Tips and Tricks: 9 tips for a smarter wireless industrial workforce
Nine tips help enable an industrial wireless mobile workforce, including standards, self-healing technologies, and the right blend of hardware and software.
These nine tips help with selecting, integrating, and enabling an industrial wireless mobile workforce.
1) Standards-based solutions: Ensure suppliers provide open standards based solutions—this is particularly important when choosing wireless mobility systems.
2) Self-healing wireless: System integrators can provide good interference detection and mitigation wireless solutions that can automatically change channels to maintain continuity, which reduces operating expenses.
3) Hardware vs. software: It is better to use wireless systems with specialized hardware and software implementation rather than the older software implementations when analyzing interference.
4) Security is paramount: Look for systems that can display and map any devices that affect security and that provide the ability to customize alerts by location, for example, a specific floor of a building.
5) Involve the workers: Employees are far more positive when involved in the projects as part of the feedback process.
6) Evolve standards: As the industry matures, companies will partner to bring together the best of their expertise. Some products will be jointly branded to satisfy the IT engineer and the controls and automation engineer.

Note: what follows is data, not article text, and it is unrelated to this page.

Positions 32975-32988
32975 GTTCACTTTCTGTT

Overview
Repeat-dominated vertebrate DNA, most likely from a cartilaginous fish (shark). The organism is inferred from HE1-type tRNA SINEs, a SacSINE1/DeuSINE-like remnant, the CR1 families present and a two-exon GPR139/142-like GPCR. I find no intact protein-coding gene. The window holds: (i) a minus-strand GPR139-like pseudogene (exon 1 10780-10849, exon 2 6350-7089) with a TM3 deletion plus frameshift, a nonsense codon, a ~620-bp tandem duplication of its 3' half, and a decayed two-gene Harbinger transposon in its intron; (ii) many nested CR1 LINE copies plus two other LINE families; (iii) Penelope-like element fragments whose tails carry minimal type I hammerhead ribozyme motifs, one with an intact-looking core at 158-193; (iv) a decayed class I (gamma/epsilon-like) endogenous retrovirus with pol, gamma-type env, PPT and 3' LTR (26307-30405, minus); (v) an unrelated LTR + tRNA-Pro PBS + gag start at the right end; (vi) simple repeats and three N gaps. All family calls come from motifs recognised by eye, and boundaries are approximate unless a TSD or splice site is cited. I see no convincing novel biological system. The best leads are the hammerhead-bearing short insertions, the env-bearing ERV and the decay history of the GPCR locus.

7) iPads on the plant floor: Newer generations of workers are increasingly mobile, increasingly technophile, and are expecting mobile tools and devices to do their jobs.
8) Solutions with rogue access detection: Intrusion detection systems and intrusion prevention systems have been designed to address security issues, such as how rogue access points can open up security holes in an enterprise or controls network.
9) Impact of video: Simple devices like wireless video cameras or analog cordless phones can accidentally cause a total jamming of your network. Integrated spectrum intelligence and spectrum management are very effective for identifying these types of security threats.
- Peter Granger is senior manager, Cisco Systems. Edited by Mark T. Hoske, content manager, CFE Media, Control Engineering. This is part of the March 2012 cover story for the Control Engineering North American print and digital edition.
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Annual Salary Survey
In a year when manufacturing continued to lead the economic rebound, it makes sense that plant manager bonuses rebounded. Plant Engineering’s annual Salary Survey shows both wages and bonuses rose in 2012 after a retreat the year before.
Average salary across all job titles for plant floor management rose 3.5% to $95,446, and bonus compensation jumped to $15,162, a 4.2% increase from the 2010 level and double the 2011 total, which showed a sharp drop in bonus.